In the Benelux states (Belgium, Luxembourg, and the Netherlands), where civil society played an integral role in the postwar development of social welfare, CSOs frequently collaborate with state actors. In the Baltics, by contrast, civil society actors face a more antagonistic relationship with the state, struggling with financial and administrative hurdles and the reduction, to some extent, of state funding. In the former Soviet states of Armenia, Azerbaijan, Georgia, Russia, and Ukraine, CSOs grapple with even more significant restrictions.
In Southern Europe, the financial crisis of 2008 and migrant arrivals since 2015 have created heightened populism and regionalism on the one hand, and a broader civil society mobilisation on the other. In Poland and Hungary, the ascent of nationalist authoritarian regimes and growing sway of the Catholic Church has significantly curtailed CSO activity – particularly those advocating for the rights of sexual, ethnic minorities, or women's movements.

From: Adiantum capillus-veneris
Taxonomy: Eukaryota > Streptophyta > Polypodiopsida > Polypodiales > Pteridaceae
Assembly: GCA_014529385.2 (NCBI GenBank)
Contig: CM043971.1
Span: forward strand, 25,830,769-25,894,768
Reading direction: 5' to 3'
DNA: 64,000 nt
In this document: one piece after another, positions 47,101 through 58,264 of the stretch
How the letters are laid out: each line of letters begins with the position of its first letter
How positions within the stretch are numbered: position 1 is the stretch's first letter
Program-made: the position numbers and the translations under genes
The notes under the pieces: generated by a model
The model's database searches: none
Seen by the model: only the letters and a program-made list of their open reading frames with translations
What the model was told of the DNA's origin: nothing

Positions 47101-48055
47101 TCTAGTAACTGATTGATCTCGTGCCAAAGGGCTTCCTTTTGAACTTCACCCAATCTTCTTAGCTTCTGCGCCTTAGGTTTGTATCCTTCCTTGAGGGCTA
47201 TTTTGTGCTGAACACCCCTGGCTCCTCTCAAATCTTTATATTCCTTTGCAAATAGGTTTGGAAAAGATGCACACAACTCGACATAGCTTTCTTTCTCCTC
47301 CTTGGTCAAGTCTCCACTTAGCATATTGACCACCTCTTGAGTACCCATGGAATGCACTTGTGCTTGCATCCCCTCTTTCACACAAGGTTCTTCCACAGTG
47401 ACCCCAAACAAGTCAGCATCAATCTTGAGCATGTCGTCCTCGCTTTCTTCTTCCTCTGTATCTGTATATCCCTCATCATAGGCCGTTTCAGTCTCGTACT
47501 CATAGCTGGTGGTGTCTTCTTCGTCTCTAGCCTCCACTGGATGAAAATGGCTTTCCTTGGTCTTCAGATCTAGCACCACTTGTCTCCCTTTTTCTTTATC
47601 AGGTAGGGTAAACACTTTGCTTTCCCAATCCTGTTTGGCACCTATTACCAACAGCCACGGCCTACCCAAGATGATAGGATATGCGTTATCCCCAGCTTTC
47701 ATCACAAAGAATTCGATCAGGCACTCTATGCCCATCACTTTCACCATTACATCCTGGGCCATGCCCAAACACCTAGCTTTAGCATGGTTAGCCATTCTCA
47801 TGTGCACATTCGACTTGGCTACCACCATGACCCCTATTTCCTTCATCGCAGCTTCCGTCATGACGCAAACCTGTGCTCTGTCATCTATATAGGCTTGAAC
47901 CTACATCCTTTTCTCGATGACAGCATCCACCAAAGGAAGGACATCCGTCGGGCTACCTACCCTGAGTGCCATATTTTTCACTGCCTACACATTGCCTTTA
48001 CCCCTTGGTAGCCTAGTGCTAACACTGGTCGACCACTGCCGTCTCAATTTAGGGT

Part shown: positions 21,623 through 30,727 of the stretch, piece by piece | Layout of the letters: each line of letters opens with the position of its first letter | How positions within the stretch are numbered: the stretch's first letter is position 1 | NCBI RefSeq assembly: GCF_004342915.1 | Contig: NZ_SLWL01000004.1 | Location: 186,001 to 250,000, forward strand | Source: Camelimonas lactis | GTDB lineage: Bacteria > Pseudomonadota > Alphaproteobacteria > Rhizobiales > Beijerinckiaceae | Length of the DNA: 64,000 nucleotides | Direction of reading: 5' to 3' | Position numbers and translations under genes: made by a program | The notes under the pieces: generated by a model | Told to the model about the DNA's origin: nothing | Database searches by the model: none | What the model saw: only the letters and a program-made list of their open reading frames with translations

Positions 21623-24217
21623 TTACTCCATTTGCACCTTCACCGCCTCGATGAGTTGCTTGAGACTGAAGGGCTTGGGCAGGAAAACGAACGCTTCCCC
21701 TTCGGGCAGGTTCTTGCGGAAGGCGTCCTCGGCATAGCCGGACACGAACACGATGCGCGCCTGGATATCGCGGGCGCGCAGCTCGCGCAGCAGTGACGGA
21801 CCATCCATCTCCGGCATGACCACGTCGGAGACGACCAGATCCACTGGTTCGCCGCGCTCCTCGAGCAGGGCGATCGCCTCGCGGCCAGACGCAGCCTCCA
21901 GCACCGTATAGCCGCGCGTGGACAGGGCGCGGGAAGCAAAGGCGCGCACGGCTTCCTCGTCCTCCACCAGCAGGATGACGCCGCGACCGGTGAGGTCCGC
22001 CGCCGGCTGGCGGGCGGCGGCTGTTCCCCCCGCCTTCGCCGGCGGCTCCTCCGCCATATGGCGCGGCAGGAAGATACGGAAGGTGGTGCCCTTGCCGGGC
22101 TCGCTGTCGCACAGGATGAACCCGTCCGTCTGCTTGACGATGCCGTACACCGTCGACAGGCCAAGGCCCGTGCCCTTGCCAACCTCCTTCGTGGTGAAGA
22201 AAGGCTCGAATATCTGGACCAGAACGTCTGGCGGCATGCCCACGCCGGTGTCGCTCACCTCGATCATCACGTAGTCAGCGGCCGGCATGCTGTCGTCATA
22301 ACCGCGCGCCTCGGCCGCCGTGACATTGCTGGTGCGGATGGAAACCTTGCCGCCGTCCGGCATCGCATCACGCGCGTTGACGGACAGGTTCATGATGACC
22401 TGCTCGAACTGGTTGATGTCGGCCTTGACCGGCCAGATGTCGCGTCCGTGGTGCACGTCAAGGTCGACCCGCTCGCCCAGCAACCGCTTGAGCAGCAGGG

Today, the expressions 'shrinking civic space' and 'shrinking space for civil society' characterise such civil society restrictions. Increasing repression is evident not only in countries where more authoritarian structures have developed, but also in classic Western European democracies. In both France and Great Britain, for example, critical voices from civil society are being dealt with in an increasingly repressive manner, with freedoms of press, assembly, and association being curtailed.